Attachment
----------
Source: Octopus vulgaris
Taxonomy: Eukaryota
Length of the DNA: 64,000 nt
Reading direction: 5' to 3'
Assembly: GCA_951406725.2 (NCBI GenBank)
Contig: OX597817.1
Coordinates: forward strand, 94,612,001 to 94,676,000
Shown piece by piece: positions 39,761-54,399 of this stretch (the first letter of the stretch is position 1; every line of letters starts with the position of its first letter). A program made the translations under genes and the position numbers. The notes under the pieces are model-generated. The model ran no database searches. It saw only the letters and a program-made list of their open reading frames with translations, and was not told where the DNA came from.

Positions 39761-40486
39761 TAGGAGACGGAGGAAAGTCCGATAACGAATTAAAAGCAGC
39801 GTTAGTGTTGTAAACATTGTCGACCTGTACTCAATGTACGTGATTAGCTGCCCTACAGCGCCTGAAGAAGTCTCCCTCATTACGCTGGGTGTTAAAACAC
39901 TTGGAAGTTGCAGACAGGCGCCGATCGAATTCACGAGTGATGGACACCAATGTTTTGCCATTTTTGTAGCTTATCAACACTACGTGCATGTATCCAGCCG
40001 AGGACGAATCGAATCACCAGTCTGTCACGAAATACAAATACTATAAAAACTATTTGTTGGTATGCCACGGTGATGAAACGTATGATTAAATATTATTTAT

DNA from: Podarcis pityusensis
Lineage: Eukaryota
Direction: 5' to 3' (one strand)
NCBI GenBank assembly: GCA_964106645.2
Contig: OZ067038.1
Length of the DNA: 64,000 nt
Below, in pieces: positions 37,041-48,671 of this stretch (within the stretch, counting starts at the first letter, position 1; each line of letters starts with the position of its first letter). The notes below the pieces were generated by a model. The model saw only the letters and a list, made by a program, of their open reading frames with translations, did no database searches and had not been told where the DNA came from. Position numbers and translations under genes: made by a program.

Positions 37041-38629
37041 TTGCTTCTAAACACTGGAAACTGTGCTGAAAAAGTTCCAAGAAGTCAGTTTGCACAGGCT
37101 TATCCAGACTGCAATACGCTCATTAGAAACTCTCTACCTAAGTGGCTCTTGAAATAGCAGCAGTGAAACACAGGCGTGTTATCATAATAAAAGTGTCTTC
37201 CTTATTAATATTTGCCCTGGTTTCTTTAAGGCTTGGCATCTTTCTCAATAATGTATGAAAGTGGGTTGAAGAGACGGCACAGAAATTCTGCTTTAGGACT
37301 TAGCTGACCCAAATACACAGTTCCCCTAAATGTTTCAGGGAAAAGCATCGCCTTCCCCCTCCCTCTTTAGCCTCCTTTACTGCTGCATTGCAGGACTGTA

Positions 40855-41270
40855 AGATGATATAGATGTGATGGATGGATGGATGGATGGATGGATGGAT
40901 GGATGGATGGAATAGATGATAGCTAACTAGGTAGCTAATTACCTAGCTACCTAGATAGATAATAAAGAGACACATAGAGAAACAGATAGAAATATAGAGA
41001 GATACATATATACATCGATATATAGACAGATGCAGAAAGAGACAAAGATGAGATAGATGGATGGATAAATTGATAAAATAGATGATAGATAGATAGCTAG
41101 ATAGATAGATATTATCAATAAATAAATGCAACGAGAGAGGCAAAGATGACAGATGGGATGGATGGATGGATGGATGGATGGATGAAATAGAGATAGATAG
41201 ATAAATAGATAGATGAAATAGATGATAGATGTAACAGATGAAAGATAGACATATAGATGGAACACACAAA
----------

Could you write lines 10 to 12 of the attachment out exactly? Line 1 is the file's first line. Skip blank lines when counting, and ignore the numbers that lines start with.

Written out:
39761 TAGGAGACGGAGGAAAGTCCGATAACGAATTAAAAGCAGC
39801 GTTAGTGTTGTAAACATTGTCGACCTGTACTCAATGTACGTGATTAGCTGCCCTACAGCGCCTGAAGAAGTCTCCCTCATTACGCTGGGTGTTAAAACAC
39901 TTGGAAGTTGCAGACAGGCGCCGATCGAATTCACGAGTGATGGACACCAATGTTTTGCCATTTTTGTAGCTTATCAACACTACGTGCATGTATCCAGCCG